Despite the well-publicized challenges in integrating the $4.1 billion StorageTek acquisition, Schwartz said that this part of Sun's portfolio was not to blame for its poor storage performance. (See Sun to Acquire StorageTek for $4.1B and Sun Reveals Roadmap.) "We're running the business as expected on the archive and tape side -- we feel that that business is going well."
In the NAS space, Schwartz took the opportunity to sing the praises of the X4500 server/storage hybrid, which is better known as 'Thumper.' (See Sun Thumps Storage-Server Hybrid, Sun Signals Say 'Storage', and Sun Reshuffles Storage... Again.) "Thumper has only been in the market for less than three quarters [and] we're already at a $100 million run-rate."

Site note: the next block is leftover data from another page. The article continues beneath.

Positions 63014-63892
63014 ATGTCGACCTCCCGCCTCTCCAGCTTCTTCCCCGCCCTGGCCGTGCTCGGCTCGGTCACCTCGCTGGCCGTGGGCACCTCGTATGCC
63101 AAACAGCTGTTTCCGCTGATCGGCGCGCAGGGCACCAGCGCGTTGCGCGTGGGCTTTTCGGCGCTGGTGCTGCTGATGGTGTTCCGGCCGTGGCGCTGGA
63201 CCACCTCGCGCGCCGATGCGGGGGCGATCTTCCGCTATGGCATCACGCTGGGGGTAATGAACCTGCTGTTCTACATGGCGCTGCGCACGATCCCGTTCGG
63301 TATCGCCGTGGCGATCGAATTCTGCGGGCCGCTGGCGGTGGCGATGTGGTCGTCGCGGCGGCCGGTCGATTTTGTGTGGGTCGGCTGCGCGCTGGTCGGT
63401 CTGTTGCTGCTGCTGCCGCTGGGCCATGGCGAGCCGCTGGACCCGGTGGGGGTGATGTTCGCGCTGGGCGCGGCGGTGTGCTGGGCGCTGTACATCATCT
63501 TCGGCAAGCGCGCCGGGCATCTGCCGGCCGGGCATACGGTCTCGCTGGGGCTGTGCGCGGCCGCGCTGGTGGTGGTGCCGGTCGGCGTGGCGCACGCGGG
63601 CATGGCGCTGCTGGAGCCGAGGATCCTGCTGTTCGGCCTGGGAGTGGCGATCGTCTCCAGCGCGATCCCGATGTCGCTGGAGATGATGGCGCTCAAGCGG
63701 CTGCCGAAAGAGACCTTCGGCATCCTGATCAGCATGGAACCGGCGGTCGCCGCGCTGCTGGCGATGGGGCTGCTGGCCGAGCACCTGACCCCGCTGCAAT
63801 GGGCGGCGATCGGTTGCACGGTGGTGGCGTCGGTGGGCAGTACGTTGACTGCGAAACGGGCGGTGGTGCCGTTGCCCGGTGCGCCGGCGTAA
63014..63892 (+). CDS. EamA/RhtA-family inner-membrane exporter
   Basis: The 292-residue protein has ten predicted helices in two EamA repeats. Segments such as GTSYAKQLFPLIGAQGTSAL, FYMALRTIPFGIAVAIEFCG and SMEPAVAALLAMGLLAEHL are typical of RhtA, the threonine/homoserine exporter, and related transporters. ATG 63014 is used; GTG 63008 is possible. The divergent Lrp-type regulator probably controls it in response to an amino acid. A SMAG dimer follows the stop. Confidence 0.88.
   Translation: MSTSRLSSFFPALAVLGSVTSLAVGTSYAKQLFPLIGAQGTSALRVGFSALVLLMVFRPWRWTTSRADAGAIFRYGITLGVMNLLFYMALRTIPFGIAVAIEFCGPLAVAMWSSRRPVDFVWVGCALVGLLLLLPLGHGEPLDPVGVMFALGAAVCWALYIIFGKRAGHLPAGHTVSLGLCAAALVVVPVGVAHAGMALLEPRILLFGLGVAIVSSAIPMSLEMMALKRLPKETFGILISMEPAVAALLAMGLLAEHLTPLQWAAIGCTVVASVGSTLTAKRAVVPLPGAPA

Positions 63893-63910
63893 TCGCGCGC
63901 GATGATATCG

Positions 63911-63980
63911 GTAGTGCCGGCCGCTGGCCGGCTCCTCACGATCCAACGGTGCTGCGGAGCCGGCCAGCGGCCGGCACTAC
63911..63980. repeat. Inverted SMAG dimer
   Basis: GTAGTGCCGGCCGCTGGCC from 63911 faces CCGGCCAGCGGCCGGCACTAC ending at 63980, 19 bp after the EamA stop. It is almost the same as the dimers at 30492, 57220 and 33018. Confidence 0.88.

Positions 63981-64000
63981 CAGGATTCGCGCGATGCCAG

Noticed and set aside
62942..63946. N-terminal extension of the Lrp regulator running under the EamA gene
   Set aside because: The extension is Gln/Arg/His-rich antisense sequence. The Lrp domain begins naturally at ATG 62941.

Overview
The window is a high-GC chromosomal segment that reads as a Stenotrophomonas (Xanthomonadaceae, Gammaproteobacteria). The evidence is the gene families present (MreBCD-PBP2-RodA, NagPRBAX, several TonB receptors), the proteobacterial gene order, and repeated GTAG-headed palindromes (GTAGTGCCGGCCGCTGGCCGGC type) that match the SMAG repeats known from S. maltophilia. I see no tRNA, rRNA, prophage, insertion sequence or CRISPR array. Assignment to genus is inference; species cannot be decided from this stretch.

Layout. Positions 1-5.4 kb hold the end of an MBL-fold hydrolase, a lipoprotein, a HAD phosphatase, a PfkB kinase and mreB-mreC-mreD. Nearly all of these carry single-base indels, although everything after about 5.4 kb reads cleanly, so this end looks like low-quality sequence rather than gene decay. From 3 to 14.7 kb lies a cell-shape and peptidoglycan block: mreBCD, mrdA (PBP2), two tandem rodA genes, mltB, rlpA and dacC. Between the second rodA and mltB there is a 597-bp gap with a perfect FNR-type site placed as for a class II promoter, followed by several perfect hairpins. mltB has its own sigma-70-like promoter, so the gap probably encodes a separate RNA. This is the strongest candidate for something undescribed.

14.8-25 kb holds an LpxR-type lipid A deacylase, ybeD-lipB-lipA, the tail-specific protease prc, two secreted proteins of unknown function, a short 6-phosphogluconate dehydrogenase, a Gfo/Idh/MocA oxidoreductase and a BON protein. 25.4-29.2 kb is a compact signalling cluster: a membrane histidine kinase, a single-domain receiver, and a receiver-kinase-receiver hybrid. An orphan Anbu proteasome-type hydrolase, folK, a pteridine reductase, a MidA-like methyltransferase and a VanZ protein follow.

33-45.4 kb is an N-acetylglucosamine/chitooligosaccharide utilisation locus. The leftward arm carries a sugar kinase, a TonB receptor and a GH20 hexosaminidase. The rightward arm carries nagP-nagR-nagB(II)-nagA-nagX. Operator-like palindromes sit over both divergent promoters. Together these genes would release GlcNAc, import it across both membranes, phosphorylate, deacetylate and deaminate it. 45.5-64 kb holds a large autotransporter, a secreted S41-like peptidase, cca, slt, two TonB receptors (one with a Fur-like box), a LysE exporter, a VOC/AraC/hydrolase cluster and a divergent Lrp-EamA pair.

Although Schwartz kept his product roadmap cards close to his chest on last night's call, he hinted that more server/storage hybrids are in the offing. Thumper "lays the foundation" for a new family of data warehousing appliances, he said, but did not go into specifics.
The exec was a little more forthcoming on Sun's "Project Crossbow," which he described as a technology to virtualize network traffic. "Crossbow lets you take a general purpose platform like Niagara [processors] and build networking products out of it." Crossbow will be the vendor's next big product launch, he said.
Sun is not the only vendor experiencing a slowdown in storage spending at the moment. HP, for example, recently noted weakness in its storage business, as did NetApp and Overland. (See HP's Storage Slowdown, Storage Spending Knocks NetApp, Overland Struggles With 'Softness', and Federal IT: Casualty of War.)